Senate debates

Monday, 9 August 2021


Treasury Laws Amendment (2021 Measures No. 1) Bill 2021; Second Reading

7:14 pm

Photo of Stirling GriffStirling Griff (SA, Centre Alliance) Share this | Hansard source

[by video link] I too rise to speak on the Treasury Laws Amendment (2021 Measures No. 1) Bill 2021. There are two parts to this bill. The first deals with electronic company documents and virtual meetings. These measures are uncontroversial, so I won't address them, except to say that Centre Alliance supports the changes, believes them to be well overdue and would support their permanent extension.

The second part of the bill deals with the changes to the continuous disclosure obligations of listed companies. This has become contentious, and I feel it is important to explain our position. I was sceptical of this bill when I first heard about it. My initial impression was that company directors were in a fight with class action lawyers, and the government had decided to throw its weight behind the directors. Labor threw its own weight behind the lawyers, so it was left to the crossbench to determine who should really prevail.

I recognise that directors play an important role in our society by ensuring companies are well run and accountable to their shareholders. Class action lawyers also play an important role in our society. When big businesses engage in wrongdoing, class actions provide a means for redress, a way for an ordinary person to be compensated for any harm that they suffer. This creates a powerful incentive for businesses to treat their customers and stakeholders fairly.

Directors and lawyers are both powerful, well-funded interest groups, and I'm not surprised that they have friends in this place. But Centre Alliance is not a friend of either group. We're not here to serve any special interest; we're here to serve the public interest. So I was indifferent to this bill, because I thought the public interest was not served either way. As I worked through the bill, through multiple inquiries, many submissions and a number of meetings with stakeholders through my office, it became very clear that there was much more to this issue.

The things I learned have influenced my views. One important point is that class actions can proceed on the basis of a purely technical, even trivial, breach of the disclosure obligations. A litigant does not need to demonstrate any wrongdoing by the company or its officers. There doesn't even need to be any incompetence or negligence. Similarly, class actions can proceed even where the litigant has not suffered any real financial harm. Now, it's difficult to see how the public interest is served by class actions that proceed on the basis of technical breaches where shareholders are not harmed.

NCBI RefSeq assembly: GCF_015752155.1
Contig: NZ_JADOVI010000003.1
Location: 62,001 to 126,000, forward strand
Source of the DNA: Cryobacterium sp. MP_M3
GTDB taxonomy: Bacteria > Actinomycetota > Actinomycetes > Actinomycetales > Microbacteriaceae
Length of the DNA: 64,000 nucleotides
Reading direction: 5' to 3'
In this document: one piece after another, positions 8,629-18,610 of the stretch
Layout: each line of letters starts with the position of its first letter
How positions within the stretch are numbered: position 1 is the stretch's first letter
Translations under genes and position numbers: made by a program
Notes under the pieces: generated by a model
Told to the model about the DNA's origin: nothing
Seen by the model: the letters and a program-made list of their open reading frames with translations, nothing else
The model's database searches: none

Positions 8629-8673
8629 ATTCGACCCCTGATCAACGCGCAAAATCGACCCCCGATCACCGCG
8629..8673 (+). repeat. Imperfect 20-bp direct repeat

Another important point is that there is a public interest here. Every working Australian is a shareholder by virtue of their superannuation, and it is clear the current continuous disclosure regime is hurting those Australians. They are hurt by having to pay for insurance against spurious class actions, they are hurt by having to pay the legal fees to defend class actions, and they are hurt by having to pay any settlements that result. Treasury estimates that these changes will save shareholders more than $900 million every year in reduced legal and insurance costs. That is hundreds of millions of dollars a year currently going to lawyers and insurers, rather than shareholders, and those costs are increasing rapidly.

The loopholes in our continuous disclosure laws have been exploited by third-party litigant funders, investors who fund speculative litigation in order to secure settlement payouts. As the number of speculative class actions rises, so do the costs of insuring against them. Data provided to the inquiry shows D&O insurance premiums doubled between 2005 and 2018 and then doubled again in 2019. Shareholders bear the costs in the form of lower returns on their investments, which means Australians have less money saved for buying a home, for investing in a business and for their retirement. None of it—absolutely none of it—is contributing towards a better society or a better economy.

Clearly there is a problem with the continuous disclosure regime. It's a problem which has been exploited by lawyers and litigation investors. Something needs to be done, and this bill is a reasonable response to the problem. It does not prohibit class actions; it simply requires a class action to demonstrate some wrongdoing by the company. The disclosure breach must be done knowingly, recklessly or negligently. This change will prevent many spurious class actions from proceeding, which will reduce the legal risk and the insurance cost. It will do so without compromising the essential function of class actions in ensuring companies meet their disclosure obligations and provide redress where they fail to do so. And it will not compromise the regulators' role in bringing criminal proceedings for serious breaches. It is a sensible and reasonable change that will serve the public interest and it is one that Centre Alliance will be supporting.


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